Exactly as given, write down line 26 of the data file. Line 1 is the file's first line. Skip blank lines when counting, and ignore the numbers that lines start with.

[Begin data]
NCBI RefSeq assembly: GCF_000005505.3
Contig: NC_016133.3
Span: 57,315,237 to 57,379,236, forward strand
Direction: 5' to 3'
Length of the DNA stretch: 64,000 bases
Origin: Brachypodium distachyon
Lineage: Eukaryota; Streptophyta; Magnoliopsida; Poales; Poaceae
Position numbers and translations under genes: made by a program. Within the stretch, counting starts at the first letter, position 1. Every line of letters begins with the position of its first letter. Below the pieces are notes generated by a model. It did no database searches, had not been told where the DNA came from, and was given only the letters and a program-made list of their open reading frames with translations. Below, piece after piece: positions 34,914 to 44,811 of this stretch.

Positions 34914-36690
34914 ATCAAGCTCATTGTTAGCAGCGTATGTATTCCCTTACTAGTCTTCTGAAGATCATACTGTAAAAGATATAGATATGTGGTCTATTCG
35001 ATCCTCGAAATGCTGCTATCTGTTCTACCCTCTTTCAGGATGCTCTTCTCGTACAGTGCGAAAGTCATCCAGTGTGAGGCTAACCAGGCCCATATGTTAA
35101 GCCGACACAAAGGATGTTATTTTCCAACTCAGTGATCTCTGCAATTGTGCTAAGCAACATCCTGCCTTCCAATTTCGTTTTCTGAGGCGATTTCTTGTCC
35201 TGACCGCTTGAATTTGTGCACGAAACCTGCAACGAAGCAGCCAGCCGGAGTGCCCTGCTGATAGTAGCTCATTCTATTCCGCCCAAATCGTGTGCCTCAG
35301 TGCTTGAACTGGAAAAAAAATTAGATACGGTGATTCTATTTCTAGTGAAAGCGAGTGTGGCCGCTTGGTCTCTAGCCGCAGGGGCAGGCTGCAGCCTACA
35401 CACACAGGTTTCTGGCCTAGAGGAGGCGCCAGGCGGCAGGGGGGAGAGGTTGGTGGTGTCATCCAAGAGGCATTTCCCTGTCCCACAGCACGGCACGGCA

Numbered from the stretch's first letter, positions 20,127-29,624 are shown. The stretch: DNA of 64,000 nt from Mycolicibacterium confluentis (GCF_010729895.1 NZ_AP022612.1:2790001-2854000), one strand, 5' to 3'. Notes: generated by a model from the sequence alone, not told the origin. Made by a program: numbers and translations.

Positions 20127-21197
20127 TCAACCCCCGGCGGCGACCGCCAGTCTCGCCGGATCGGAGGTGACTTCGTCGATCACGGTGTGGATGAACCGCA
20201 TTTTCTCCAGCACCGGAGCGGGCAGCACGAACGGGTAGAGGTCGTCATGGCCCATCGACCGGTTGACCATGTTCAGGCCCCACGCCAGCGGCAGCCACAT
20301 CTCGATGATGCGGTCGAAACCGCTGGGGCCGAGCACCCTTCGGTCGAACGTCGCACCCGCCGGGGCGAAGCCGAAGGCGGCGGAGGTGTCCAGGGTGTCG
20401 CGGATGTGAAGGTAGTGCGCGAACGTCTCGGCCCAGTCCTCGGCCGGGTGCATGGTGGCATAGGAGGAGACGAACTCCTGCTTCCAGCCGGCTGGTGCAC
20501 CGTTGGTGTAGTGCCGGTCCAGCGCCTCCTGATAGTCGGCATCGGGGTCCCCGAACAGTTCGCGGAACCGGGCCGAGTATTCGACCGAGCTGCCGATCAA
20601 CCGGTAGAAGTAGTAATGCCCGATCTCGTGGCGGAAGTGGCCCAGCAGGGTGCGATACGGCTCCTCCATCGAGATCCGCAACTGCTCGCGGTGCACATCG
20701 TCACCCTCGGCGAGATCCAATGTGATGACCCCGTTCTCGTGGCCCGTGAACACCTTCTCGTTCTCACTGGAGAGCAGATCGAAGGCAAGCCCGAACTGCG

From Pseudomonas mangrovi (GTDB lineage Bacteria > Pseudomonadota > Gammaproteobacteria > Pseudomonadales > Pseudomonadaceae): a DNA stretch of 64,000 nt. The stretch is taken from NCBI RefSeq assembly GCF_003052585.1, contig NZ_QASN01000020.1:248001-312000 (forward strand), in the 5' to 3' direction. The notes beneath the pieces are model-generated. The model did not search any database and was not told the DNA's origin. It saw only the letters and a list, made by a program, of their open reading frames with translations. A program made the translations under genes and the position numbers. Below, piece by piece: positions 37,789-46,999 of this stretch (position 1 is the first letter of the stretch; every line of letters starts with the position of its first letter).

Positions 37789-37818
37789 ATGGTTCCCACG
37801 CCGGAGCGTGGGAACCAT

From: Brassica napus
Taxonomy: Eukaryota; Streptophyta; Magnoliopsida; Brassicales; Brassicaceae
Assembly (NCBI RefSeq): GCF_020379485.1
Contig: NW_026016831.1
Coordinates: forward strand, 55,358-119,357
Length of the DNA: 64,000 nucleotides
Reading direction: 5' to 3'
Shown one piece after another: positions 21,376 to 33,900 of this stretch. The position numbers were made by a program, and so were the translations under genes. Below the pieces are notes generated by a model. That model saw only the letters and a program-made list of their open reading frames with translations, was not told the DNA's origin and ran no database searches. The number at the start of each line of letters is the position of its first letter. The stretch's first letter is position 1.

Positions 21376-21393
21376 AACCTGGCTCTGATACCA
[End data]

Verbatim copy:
Positions 37789-37818